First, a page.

Oshawa’s downtown core is centred around King and Simcoe Streets, or, as many locals call it, the Four Corners. This area was first settled by a man named John Kerr who purchased 200 acres at the northwest corner of King and Simcoe Streets in 1816. For many years, the settlement was called Kerr’s Creek.
In the 1830s, local merchant, Edward Skae opened a popular general store at the corner of Simcoe and King Streets and the hamlet soon became known as Skae’s Corners. In 1842, Edward Skae made application to the legislature for a post office. He received a reply that a name other than “Corners” must be chosen for the post office as there were already too many place names containing ‘Corners.’ The name Oshawa was chosen and translates from the native dialect to mean ‘that point at the crossing of the stream where the canoe was exchanged for the trail.’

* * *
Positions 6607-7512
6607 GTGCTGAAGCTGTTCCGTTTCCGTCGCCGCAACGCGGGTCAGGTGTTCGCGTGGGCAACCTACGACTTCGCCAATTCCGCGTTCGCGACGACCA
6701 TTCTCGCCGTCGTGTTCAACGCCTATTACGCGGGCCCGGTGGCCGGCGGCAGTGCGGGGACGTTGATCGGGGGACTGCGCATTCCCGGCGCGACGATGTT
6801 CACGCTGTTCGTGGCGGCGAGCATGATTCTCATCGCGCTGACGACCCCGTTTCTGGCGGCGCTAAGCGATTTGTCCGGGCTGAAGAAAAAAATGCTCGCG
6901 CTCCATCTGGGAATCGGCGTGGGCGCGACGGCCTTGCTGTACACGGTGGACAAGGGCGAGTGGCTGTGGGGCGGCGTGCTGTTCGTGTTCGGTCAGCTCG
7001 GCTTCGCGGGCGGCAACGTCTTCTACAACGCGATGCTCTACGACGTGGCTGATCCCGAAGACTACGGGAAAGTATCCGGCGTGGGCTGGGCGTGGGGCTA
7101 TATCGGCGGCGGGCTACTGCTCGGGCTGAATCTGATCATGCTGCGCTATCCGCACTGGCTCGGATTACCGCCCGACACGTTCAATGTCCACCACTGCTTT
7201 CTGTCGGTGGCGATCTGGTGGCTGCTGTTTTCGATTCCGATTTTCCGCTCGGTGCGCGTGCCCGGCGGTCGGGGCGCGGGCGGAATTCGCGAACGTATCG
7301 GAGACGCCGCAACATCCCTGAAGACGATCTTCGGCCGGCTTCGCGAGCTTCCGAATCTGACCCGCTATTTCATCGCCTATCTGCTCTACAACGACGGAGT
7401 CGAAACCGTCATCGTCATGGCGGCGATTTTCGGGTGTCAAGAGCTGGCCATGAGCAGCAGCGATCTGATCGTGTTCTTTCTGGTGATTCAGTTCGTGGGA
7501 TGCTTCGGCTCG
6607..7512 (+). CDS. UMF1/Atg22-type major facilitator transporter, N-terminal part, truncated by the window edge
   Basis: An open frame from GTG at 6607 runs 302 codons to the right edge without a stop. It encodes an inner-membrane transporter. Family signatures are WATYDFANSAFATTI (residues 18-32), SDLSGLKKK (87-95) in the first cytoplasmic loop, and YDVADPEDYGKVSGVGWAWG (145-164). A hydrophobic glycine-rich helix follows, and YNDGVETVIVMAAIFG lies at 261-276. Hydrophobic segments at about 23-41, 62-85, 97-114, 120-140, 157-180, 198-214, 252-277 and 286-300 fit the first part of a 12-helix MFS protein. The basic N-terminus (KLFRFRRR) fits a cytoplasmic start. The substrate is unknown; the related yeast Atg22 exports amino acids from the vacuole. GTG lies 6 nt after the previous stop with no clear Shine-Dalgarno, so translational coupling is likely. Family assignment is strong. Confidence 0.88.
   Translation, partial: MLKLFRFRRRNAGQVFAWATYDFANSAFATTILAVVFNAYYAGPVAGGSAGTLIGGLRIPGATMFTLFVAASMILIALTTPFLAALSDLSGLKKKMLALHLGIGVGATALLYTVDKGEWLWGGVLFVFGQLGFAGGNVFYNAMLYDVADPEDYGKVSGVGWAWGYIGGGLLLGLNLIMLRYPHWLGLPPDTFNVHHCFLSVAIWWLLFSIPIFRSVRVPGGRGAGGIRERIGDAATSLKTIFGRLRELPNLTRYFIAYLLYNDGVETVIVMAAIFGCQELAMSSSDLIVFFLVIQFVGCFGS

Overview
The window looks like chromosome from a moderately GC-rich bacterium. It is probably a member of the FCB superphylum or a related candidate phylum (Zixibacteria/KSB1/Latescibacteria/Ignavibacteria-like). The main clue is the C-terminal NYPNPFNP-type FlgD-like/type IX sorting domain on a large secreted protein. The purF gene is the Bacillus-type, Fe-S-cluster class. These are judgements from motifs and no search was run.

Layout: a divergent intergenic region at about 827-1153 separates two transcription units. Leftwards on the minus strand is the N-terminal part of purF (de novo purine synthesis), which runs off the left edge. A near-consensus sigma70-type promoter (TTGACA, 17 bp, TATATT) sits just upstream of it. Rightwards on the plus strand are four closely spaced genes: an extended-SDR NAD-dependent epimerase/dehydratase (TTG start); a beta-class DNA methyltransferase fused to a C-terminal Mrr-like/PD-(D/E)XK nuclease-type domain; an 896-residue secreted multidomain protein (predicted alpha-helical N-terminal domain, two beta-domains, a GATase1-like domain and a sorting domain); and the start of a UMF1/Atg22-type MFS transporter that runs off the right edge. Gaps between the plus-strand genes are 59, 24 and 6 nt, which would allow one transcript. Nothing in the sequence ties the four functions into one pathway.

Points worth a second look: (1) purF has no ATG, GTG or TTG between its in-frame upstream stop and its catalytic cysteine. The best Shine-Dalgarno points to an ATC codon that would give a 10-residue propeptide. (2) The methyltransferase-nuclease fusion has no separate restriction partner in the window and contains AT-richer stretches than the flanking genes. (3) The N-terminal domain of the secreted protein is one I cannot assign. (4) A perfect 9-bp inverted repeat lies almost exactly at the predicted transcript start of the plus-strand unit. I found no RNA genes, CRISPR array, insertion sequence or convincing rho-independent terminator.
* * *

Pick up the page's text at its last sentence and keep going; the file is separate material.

Oshawa’s downtown has seen several changes since it was settled almost 200 years ago. Some of the heritage buildings are lost, some still stand, although they would be unrecognizable to early settlers, while a few buildings have remained steadfast through the years, as beloved as they were when they were first constructed.
On June 9, 2013, the Oshawa Museum is excited to host the return of the Downtown Walking Tour, highlighting the heritage than can be found around the Four Corners. The tour will depart from the Oshawa Public Library, McLaughlin Branch (65 Bagot Street), at 12PM.
This walking tour is expected to take 1.5-2 hours in length. The cost is $3 per person or FREE for members of the Oshawa Historical Society.
Please be sure to join us for a stroll through our Downtown Heritage!